church will serve another of those great
15 cent suppers, on Saturday evening
Feb. 6. The menu includes mashed po
tatoes, Boh ton baked Ijeans, roast beef
and brown gravy, whit nnd brown
bread and dressing. Everybody in
vited. 5 to 8 o'clock.
The Ladies Literary Exchange Club
held its lifteenth annual banquet Tues
day evening in Millard's amusement
hall, the use of which was kindly do
nated to the club by Mrs. Millard and
is an ideal place for such a gathering.
It being the one hundred and lifty-Jirst
Janni versary of the birth of Robert
Burn?, a most delight Scottish evening
was carried out The (club study for
the year was Scotland and the entire
evening's entertainment was suggestive
of the land of the Heather. Sixty two
guests were seated at the- tables which
were beautiful in a decoration of red
roses and smilax. The place cards were
especially attractive with thistles done
in black and white. The banquet w hich
was served by eight young ladies was
in every way enjoyable. Rev. Edrie
Collins, pastor of the Congregational
church, was called uikmi to pronounce
the invocation. When full justice had
been done to the good things provided
by the ladies a splendid program of
toasts was ready for the delight of the
banqueters. E. W. Kanney of Greenville,
officiated as toast master in his usual
happy manner and the array of notables
which he introduced were such an in
spiration that he out did bii.wlf, 11,
J. Leonard responded lo ,4e Lasses
in the character ot Robert Burn and re
cited to the delight of all "The Colter s
Saturday night." Mr. Leonard looked
like Burns, acted like Burns and talk
ed like Burns. "The 1 addies" by Mrs.
F. C. Janes as Mary Queen of Scots;
Robbie Burns" by F.C.J anes as Walter
Scott; "England's Scotch Subjects" by
Mrs. Carrie Tallmaii Wilson as Queen
Elizabeth; and "American Scots" by
Rev. Jackson as Shakesieare were each
and every one decidedly unique, the
several participants being dressed to
accurately represent the characters they
were iort raying. Mrs. J. E. Ferguson
and Miss Herrick as a Highland laddie
and his lassie with their Scotch songs,
added much to the enjoyment of the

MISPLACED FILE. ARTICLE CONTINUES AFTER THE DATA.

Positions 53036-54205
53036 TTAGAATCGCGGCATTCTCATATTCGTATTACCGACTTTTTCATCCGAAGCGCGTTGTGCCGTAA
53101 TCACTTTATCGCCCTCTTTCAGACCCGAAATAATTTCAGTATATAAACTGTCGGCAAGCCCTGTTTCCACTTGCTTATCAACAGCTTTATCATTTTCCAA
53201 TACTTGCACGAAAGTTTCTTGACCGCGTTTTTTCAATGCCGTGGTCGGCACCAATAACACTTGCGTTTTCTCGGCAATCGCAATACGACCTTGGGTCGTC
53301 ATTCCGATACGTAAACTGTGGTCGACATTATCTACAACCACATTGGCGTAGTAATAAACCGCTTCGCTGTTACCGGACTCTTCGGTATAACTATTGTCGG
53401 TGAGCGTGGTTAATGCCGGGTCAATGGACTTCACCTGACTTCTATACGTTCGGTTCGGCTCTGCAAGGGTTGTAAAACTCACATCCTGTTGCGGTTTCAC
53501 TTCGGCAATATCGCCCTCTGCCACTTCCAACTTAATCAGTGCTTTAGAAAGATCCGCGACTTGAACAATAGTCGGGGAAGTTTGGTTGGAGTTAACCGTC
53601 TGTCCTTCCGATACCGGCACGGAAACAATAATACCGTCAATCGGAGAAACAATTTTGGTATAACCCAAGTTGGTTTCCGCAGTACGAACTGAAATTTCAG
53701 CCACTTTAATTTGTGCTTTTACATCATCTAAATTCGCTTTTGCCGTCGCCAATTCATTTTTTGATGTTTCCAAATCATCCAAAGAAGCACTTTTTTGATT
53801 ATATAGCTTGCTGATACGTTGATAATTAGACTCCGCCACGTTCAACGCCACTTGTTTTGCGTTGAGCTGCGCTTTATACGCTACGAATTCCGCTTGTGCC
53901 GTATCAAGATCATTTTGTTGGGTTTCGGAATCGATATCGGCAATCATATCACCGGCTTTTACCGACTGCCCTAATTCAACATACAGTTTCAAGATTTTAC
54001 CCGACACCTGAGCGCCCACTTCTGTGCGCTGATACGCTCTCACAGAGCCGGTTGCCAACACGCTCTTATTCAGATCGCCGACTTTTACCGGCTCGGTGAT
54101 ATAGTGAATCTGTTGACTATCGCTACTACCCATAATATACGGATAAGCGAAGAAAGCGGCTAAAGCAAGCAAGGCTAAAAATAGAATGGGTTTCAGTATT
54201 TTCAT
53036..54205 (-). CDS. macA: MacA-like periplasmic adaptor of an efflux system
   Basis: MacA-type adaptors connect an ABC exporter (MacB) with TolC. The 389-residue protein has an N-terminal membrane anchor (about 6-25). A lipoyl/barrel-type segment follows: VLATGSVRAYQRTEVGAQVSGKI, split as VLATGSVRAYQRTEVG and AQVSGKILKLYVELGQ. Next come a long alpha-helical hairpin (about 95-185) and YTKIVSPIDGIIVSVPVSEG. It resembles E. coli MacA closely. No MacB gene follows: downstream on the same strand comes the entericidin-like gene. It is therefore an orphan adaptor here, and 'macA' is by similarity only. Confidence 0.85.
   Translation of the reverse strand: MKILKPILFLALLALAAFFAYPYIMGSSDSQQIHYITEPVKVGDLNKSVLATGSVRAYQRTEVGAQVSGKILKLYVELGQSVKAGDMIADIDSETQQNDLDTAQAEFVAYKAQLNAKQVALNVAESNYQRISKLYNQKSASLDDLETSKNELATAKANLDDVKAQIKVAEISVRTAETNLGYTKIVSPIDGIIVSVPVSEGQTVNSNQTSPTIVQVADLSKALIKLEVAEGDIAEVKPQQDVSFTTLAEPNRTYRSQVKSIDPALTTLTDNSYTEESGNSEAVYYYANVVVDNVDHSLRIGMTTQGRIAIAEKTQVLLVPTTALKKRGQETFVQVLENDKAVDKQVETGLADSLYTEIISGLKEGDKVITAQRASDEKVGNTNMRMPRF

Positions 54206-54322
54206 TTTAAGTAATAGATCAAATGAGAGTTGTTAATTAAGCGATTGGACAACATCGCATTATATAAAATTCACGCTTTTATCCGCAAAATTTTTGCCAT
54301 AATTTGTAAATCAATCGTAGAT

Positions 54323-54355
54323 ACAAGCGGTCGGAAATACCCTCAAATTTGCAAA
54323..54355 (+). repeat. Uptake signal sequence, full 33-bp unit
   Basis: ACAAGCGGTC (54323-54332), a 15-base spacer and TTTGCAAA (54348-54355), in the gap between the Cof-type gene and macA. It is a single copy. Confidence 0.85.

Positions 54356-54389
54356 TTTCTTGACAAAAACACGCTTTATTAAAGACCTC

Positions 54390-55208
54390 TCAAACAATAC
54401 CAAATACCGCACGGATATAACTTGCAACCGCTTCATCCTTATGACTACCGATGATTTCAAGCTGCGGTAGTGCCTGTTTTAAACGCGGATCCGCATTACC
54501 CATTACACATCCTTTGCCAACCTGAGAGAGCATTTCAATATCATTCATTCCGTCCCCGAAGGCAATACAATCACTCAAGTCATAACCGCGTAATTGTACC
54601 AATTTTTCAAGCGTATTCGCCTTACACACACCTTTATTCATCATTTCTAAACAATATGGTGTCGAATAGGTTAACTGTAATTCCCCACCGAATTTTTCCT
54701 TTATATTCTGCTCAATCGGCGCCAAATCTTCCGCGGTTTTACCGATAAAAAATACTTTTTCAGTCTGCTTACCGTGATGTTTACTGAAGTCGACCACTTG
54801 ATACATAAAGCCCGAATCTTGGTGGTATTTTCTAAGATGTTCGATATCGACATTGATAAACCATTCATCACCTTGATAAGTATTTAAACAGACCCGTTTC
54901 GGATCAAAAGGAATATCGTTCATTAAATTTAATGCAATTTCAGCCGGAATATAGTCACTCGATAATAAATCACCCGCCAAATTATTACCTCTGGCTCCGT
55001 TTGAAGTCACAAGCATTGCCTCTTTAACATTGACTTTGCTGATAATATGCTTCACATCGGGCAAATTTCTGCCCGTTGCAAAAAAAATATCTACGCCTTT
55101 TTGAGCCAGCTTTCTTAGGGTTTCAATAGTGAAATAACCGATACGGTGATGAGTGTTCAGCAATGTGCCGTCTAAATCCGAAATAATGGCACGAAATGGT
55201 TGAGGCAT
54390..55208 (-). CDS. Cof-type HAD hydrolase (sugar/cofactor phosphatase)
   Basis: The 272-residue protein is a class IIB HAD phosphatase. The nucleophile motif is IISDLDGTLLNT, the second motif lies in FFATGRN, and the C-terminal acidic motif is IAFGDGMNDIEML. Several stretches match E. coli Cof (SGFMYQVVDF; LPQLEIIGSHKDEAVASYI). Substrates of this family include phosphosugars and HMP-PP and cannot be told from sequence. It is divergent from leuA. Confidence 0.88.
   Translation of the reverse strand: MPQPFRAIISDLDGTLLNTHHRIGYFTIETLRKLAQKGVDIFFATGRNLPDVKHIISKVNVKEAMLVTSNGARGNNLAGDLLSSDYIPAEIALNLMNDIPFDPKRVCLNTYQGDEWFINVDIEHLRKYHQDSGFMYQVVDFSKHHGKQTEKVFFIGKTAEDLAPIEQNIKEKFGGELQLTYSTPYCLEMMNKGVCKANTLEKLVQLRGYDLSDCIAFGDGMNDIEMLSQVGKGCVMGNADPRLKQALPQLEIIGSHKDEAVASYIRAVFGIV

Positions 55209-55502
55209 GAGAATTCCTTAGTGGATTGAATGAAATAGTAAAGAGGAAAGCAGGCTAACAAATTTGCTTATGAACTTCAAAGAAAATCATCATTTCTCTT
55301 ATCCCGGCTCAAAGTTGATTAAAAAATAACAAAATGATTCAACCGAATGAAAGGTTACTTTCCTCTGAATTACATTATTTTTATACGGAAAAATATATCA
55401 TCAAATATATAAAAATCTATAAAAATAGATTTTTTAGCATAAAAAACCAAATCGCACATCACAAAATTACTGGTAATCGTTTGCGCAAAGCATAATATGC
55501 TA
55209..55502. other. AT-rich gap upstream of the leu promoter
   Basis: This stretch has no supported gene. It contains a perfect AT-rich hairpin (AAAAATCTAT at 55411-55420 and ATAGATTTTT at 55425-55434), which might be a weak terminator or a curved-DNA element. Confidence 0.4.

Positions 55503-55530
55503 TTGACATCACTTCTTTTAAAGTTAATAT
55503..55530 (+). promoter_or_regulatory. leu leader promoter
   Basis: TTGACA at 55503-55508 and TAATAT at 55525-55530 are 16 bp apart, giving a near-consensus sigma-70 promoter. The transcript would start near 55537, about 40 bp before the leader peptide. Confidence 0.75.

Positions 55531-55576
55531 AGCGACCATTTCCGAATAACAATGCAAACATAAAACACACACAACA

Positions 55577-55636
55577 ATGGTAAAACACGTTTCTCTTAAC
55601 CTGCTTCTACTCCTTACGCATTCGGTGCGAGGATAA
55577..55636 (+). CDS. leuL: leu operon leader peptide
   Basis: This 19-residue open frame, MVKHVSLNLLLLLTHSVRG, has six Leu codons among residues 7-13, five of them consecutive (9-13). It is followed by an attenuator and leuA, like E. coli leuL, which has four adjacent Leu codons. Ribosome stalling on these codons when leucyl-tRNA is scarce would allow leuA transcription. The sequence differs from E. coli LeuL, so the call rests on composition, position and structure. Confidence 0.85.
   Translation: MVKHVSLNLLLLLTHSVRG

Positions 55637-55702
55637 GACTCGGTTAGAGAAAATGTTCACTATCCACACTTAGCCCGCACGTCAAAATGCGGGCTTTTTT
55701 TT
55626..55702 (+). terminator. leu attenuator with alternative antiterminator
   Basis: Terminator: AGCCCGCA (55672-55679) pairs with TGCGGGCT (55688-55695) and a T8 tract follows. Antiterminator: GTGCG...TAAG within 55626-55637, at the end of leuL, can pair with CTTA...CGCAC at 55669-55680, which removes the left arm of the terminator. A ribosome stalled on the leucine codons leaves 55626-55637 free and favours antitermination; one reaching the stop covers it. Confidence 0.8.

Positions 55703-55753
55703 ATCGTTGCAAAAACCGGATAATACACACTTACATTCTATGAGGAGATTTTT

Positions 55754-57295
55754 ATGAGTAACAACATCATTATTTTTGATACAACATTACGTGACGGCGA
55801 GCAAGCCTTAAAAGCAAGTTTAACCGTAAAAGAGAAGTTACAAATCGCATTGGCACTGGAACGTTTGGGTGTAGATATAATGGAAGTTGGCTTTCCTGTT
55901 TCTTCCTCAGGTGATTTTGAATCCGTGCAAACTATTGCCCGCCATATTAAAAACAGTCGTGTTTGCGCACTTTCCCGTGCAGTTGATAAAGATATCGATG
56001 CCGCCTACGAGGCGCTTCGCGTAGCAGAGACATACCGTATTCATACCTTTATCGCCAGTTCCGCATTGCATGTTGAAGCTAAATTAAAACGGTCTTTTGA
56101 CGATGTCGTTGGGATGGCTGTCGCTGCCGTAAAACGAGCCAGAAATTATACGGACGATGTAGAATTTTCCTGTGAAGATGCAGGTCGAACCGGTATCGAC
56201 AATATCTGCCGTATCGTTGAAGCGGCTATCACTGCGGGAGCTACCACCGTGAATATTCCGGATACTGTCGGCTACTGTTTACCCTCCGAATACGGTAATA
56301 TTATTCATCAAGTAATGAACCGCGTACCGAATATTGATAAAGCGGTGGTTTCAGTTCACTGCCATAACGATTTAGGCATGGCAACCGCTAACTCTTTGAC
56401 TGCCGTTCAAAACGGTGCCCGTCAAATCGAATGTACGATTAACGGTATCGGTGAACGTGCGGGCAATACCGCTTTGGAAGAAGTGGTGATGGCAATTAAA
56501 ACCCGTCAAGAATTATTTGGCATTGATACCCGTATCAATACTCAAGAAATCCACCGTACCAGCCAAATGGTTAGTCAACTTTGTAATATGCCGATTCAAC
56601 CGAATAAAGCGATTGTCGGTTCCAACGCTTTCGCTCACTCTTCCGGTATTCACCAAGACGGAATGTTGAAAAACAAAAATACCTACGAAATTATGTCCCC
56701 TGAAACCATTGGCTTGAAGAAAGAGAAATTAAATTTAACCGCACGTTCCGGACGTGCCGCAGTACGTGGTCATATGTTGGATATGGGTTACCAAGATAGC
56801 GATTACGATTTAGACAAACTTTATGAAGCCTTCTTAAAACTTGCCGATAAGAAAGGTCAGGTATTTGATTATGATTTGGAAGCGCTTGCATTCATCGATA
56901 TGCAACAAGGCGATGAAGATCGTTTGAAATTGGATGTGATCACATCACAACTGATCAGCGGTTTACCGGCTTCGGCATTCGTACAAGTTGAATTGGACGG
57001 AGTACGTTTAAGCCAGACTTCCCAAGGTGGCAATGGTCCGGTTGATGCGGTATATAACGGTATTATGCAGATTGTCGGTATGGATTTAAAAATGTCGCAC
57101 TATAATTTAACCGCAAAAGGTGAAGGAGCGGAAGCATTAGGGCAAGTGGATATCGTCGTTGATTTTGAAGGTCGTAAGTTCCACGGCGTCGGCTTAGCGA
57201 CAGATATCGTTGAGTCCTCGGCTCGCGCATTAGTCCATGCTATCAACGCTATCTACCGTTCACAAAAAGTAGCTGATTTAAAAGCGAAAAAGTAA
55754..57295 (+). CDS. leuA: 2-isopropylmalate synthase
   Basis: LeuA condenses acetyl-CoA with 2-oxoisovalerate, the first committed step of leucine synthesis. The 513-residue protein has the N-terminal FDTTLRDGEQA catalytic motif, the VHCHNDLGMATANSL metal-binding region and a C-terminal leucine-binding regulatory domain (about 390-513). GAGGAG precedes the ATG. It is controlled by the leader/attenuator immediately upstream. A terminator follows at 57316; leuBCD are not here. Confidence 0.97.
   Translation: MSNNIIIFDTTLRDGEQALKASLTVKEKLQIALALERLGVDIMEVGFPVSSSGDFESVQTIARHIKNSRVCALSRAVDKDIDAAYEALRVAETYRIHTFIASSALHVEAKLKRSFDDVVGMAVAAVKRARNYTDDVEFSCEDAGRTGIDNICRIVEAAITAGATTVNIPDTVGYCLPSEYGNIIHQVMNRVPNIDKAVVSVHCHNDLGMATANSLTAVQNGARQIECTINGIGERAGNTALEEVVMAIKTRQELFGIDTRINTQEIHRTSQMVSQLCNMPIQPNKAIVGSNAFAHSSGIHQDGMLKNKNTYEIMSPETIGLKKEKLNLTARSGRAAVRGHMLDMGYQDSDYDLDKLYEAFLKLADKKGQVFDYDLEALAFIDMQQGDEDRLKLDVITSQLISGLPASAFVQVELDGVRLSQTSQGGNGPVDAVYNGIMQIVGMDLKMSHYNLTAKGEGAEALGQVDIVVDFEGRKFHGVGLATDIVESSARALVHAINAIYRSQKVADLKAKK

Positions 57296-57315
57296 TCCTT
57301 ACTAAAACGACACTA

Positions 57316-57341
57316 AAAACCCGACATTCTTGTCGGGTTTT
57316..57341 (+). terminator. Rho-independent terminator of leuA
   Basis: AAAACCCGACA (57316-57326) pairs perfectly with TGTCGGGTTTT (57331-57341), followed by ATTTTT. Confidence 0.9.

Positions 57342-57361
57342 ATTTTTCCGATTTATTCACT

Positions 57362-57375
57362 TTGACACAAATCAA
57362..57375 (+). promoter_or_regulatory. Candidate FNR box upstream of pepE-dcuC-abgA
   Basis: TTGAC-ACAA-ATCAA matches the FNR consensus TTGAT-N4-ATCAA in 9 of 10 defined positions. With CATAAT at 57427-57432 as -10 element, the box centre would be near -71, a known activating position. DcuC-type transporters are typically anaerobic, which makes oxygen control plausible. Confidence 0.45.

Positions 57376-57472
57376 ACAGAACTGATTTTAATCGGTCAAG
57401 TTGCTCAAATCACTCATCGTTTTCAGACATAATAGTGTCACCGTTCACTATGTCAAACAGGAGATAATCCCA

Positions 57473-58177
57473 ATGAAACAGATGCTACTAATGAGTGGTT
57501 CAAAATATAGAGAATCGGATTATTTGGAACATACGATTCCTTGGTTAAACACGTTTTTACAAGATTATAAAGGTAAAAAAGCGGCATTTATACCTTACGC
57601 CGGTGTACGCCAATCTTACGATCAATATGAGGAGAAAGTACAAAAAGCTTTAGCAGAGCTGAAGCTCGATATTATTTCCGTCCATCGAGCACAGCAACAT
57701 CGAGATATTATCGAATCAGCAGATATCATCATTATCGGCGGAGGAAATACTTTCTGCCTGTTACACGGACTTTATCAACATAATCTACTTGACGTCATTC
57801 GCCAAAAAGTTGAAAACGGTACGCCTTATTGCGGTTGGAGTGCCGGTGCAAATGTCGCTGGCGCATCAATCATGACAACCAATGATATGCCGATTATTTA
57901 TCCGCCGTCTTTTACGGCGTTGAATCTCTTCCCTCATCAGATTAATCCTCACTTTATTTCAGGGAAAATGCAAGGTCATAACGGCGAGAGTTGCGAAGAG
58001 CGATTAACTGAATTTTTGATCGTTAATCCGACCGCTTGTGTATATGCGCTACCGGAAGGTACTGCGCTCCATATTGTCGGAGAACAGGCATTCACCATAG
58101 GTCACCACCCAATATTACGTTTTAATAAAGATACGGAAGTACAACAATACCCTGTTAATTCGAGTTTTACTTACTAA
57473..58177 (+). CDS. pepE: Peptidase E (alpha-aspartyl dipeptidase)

evening. At the close of the toast pro
gram a series of tableaux were given
by the distinguished guests. The sing
ing by all of "Auld Lang Syne" closed
what to all was a most delightful even
AMUS K M K N T S
The Dunbar Company, Male Quartet
and Bell Ringers are past "promoting."
Their history is their strongest endorse
ment. They have given nearly two
thousand concerts on tours carrying
them more than three hundred thous
and miles, far enough to encircle the
globe twelve times, to every part of the
Unioiv, Canada, Great Britain and the
continent, and everywhere great au
diences have been charmed with their
programs. At M. E. Church Wednes
day night, Feb. I'nd. The Saginaw
(Mich.) Courier Herald, says the pro
gram was so v aried there was something
to delig'. every one The Ix'.l music
was the finest ever heard in Saginaw
and the "oiwra" was a great hit.
MRS. ALVIRA WALLACE
Another Old Resident Passed Away
Mrs. Alvira Wallace, widow of the
late Nathaniel Wallace, died Thurs
day, January 20, at the age of 7J
years. She had been aHlictejl with
rheumatism for many years, being a
great suflerer at times, but always
bore her burden in a patient, cheerful
MrsWallace was born March 1(5,
18.'i, in the vicinity of Montreal,
Canada. On July 4, 1853, she was
married to Nathaniel Wallace" with
whom she lived until his death No
vember 5, 1901.
In 185(5 they moved to Asiiley, Mich.,
where for 32 years the busy life on
the farm held sway. Later they came
to Cook Corners, where Mr. Wallace
was ostmaster for a couple of years,
moving from there to Belding.
For more than twenty years, Mrs.
Wallace lived at her late residence,
and though sorely alllicted yet by her
patience and sunny disposition was a
means of grace and helpfulness to the
many who frequently called upon her.
She will be missed by a large circle
The funeral service was held Sunday
afternoon in the First Baptist church.
Her beloved pastor Rev. F. B. Irving
officiated and read the 00th Psalms.
taking his text from the ll'th verse,
"So teach us to number our days that
we may apply our hearts unto wis
dom." Her favorite hymns were sum?
by the choir.
Mr. Irving gave a very fine dis
course from the text, dwelling upon
the thought of immortality, of the
large meaning of numbering our days
in the way of righteous living, of the